Berkman Law Office, LLC, Brooklyn, N.Y. (Daniel Shimko of counsel), for appellants.*347 Schiavetti, Corgan, DiEdwards, Weinberg & Nicholson, LLP, New York, N.Y. (Angela M. Ribaudo of counsel), for respondent.
In an action to recover damages for medical malpractice and lack of informed consent, etc., the plaintiffs appeal (1) from an order of the Supreme Court, Kings County (Steinhardt, J.), dated December 11, 2009, which denied their motion to vacate their default in opposing a motion of the defendant Ayman Shahine for summary judgment dismissing the complaint insofar as asserted against him, and (2), as limited by their brief, from so much of an order of the same court dated September 13, 2010, as, upon renewal, adhered to the original determination in the order dated December 11, 2009.
ORDERED that the appeal from the order dated December 11, 2009, is dismissed, as that order was superseded by the order dated September 13, 2010, made upon renewal; and it is further,
ORDERED that the order dated September 13, 2010, is affirmed insofar as appealed from; and it is further,
ORDERED that one bill of costs is awarded to the defendant Ayman Shahine.
To vacate their default in opposing the motion of the defendant Ayman Shahine for summary judgment dismissing the complaint insofar as asserted against him, the plaintiffs were required to demonstrate a reasonable excuse for not opposing the motion and a potentially meritorious opposition to the motion ( see CPLR 5015[a]; Bazoyah v. Herschitz, 79 A.D.3d 1081, 1081–1082, 913 N.Y.S.2d 769). The Supreme Court providently rejected the plaintiffs' excuse of law office failure, as the record shows that the alleged mistake was not isolated, but rather part of a pattern of willful delay and default ( see Santiago v. New York City Health & Hosps. Corp., 10 A.D.3d 393, 780 N.Y.S.2d 764; Roussodimou v. Zafiriadis, 238 A.D.2d 568, 569, 657 N.Y.S.2d 66). Moreover, the Supreme Court properly determined that the conclusory affidavit of merit presented by the plaintiffs was insufficient to establish a potentially meritorious opposition to the motion ( see Donovan v. Chiapetta, 72 A.D.3d 635, 636, 897 N.Y.S.2d 908).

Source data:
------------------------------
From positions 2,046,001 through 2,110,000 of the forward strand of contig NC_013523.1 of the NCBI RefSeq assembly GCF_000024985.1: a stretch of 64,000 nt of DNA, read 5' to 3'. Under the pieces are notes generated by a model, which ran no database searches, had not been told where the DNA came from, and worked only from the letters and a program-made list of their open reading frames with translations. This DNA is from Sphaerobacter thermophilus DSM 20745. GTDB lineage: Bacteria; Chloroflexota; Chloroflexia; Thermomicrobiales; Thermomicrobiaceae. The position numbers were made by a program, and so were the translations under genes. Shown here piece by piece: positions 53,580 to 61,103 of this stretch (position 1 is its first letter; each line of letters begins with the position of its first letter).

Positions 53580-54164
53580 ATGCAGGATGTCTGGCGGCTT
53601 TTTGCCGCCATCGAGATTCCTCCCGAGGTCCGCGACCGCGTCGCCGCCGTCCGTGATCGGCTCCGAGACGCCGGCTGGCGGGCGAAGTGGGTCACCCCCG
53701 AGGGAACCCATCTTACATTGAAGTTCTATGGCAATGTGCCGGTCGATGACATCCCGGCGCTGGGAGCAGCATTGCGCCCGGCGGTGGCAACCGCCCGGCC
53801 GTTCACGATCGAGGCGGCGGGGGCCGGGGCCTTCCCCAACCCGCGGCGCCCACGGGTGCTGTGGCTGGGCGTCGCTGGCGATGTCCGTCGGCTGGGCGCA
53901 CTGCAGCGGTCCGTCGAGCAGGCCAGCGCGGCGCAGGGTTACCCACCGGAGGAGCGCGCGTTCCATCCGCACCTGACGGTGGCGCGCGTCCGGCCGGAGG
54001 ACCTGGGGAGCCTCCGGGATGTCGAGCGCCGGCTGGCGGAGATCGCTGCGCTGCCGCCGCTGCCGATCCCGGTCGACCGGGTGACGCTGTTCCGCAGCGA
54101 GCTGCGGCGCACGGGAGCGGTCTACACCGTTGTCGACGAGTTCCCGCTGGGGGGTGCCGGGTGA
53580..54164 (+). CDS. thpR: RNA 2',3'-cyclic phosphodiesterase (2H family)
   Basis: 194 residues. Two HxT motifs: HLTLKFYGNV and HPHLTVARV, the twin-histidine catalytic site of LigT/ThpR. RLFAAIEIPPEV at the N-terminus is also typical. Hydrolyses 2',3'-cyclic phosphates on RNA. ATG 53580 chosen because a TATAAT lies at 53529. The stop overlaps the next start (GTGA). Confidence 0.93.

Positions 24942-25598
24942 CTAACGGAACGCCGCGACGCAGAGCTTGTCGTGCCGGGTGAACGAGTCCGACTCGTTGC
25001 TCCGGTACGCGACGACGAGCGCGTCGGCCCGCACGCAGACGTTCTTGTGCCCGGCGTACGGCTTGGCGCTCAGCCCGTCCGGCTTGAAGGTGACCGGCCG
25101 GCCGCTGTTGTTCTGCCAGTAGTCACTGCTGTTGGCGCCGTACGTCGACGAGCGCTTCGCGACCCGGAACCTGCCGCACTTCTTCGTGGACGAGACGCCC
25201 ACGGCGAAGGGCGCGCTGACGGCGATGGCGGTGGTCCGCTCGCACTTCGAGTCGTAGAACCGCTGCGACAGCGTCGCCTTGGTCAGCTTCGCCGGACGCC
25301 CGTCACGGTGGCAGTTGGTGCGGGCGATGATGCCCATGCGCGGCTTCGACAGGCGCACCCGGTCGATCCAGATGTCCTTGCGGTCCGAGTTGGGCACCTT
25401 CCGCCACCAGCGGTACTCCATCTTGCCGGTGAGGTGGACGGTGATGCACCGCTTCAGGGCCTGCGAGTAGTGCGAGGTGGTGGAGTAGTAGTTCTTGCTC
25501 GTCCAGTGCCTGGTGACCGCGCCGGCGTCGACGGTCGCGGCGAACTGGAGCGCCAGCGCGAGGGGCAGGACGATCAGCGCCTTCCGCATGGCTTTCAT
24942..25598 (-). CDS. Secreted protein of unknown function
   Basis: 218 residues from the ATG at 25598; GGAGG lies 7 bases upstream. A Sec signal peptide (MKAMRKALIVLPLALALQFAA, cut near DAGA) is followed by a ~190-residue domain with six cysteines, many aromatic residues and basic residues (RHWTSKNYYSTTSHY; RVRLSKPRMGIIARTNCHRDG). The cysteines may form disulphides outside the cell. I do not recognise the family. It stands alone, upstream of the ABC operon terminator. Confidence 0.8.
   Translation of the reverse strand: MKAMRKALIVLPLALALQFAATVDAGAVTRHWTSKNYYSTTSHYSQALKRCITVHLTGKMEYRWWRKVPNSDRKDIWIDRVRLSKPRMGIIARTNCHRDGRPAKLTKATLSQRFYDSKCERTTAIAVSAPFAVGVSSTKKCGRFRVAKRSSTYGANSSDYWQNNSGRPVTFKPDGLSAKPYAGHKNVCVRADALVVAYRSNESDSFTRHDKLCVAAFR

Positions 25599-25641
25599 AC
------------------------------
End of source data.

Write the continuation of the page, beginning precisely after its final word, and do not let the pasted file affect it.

Accordingly, upon renewal, the Supreme Court properly adhered to its original determination denying the plaintiffs' motion to vacate their default.
RIVERA, J.P., ENG, BELEN and AUSTIN, JJ., concur.